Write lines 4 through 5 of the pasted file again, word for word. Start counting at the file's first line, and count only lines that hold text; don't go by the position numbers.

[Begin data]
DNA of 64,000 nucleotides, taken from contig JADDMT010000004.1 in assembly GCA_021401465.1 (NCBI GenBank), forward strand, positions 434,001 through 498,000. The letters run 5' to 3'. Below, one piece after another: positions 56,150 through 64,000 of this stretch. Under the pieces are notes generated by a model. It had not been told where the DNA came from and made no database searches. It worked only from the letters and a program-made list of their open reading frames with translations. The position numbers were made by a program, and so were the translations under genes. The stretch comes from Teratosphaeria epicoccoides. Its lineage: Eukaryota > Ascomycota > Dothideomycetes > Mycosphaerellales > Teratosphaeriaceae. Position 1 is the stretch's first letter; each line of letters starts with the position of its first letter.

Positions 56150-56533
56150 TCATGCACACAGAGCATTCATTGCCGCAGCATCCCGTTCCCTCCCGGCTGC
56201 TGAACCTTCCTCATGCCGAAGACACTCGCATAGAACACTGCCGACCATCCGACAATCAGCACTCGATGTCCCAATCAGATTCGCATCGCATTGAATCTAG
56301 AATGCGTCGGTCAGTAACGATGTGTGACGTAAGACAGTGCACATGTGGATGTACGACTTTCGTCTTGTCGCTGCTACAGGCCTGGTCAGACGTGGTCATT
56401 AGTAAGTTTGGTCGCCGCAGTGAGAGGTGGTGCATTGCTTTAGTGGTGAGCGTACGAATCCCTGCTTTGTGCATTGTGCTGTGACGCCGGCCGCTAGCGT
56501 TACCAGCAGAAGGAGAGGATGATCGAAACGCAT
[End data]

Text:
56201 TGAACCTTCCTCATGCCGAAGACACTCGCATAGAACACTGCCGACCATCCGACAATCAGCACTCGATGTCCCAATCAGATTCGCATCGCATTGAATCTAG
56301 AATGCGTCGGTCAGTAACGATGTGTGACGTAAGACAGTGCACATGTGGATGTACGACTTTCGTCTTGTCGCTGCTACAGGCCTGGTCAGACGTGGTCATT